Three governmental organizations have authority over furniture products being offered onto the Chinese market. (Table 1)

Table 1. Government departments overseeing furniture standards

Authority Focus
China Enter-Exit Inspection and Quarantine Bureau (CIQ)¹ Products offered for import/export
Bureau of Quality and Technical Supervision (QTS)¹ Products in market circulation and production
Administration for Industry and Commerce (AIC)² Products in market circulation

1 Part of the General Administration of Quality Supervision, Inspection and Quarantine of the People’s Republic of China (AQSIQ)
2 Part of the State Administration for Industry and Commerce of the People’s Republic of China (SAIC)

Each of these authorities has the power to demand a product recall, ban a product, revoke licenses, levy fines, destroy products and create media exposure that will damage a brand’s reputation. These penalties can be administered on both a local and/or national scale, depending on the scope of the random inspection. In addition, the government has set up a website to record failed products.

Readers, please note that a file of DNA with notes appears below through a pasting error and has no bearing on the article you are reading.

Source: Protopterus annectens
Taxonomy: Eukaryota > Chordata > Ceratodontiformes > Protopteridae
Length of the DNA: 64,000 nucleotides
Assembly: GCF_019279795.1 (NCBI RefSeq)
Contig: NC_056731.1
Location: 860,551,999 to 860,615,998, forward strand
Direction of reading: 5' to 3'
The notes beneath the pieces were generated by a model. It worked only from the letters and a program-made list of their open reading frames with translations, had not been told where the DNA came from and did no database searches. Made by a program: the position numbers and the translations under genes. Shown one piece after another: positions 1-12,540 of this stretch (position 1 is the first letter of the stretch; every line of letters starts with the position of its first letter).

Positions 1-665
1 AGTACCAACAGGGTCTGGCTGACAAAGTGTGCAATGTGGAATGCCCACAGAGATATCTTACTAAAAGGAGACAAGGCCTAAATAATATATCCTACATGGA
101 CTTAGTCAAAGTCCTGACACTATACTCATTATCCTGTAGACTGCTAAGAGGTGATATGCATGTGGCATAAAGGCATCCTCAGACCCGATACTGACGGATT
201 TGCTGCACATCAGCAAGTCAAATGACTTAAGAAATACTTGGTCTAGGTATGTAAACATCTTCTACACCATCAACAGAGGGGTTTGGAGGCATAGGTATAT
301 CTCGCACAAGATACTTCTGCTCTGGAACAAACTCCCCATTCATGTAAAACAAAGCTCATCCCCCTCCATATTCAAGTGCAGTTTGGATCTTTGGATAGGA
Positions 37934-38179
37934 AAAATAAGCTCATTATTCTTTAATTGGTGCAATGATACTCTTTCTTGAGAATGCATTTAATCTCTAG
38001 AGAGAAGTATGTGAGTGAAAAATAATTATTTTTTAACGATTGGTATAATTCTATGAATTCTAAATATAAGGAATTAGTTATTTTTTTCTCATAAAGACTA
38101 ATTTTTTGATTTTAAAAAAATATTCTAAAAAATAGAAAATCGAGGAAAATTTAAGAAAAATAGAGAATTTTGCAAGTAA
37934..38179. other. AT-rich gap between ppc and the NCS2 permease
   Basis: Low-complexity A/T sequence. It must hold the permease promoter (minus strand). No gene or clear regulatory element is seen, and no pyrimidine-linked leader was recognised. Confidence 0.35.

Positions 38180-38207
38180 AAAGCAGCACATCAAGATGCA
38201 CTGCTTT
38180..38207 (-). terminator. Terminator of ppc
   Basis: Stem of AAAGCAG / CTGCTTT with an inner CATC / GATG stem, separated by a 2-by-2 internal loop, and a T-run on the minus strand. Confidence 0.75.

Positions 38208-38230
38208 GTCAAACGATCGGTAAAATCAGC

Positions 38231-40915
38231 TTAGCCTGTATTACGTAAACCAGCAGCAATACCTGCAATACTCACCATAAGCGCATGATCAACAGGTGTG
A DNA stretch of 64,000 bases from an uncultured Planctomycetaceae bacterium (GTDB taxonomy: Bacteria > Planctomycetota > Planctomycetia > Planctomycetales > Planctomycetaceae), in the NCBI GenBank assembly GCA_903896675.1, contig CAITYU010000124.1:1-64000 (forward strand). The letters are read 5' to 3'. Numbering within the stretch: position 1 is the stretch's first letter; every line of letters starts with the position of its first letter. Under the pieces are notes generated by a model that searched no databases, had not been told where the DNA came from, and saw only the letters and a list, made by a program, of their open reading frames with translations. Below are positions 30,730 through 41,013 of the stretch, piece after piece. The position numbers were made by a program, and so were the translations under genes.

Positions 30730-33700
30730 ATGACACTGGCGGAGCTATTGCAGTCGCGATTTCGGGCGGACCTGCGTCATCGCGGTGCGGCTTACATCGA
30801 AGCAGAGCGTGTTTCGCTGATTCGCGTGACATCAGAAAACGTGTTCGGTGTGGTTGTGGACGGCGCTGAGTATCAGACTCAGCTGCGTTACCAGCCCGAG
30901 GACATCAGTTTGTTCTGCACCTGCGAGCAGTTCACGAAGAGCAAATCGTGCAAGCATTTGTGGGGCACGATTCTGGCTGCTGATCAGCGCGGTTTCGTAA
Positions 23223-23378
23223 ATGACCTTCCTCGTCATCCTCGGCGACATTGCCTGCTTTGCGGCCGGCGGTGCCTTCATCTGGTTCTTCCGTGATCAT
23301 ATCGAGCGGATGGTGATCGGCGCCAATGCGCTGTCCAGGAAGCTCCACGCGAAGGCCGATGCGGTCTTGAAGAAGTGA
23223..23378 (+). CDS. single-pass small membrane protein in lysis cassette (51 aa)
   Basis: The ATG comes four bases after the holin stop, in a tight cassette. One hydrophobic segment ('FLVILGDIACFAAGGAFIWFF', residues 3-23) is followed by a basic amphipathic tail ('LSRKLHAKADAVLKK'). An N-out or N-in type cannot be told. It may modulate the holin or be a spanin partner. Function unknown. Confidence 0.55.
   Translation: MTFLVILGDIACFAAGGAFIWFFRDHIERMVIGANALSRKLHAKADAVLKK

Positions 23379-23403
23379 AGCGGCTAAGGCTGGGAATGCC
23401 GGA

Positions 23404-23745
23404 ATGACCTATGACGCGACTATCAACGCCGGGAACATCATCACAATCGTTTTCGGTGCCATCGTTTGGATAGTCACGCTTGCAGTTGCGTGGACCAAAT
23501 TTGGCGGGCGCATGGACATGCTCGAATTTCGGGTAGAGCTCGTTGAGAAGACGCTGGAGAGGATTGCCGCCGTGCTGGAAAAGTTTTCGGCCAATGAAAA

Suppliers need to be aware that, because random inspections can also be carried out under the authority of the local QTS, it is possible for a product to fail in one jurisdiction and yet remain compliant in another.

In addition to governmental authorities, the Consumers’ Association (CCA) also monitors available products and can publicize compliance failures against the stated standard.

China’s Furniture Standards

Chinese product standards can be national, industrial, local or enterprise, each denoted by its own code. (see Table 2)

Table 2. Chinese Standard Types

Range Level Code Definition
National Standard GB National technical requirements formulated in each sector by national standardization committee (SAC)
Industry Standard FZ – Textile Industry
QB – Light Industry (or others)

e.g. FZ – formulated by China Textile Association
QB – formulated by China Light Industry Association

These provide uniform technical requirements applicable to the related industry and are valid if no national standard exists

Local Standard DB

Enacted by local government and applicable only locally in a specific industry

These provide uniform technical requirements applicable to the related province or municipality.

They are valid if no national or industrial standard exists

Enterprise Standard Q/

Developed by the company. It must be registered in the database of the related government department.

Applicable if no national, industrial or local standard exists, or if the business creates its own standard that has higher requirements than the national, industrial or local standard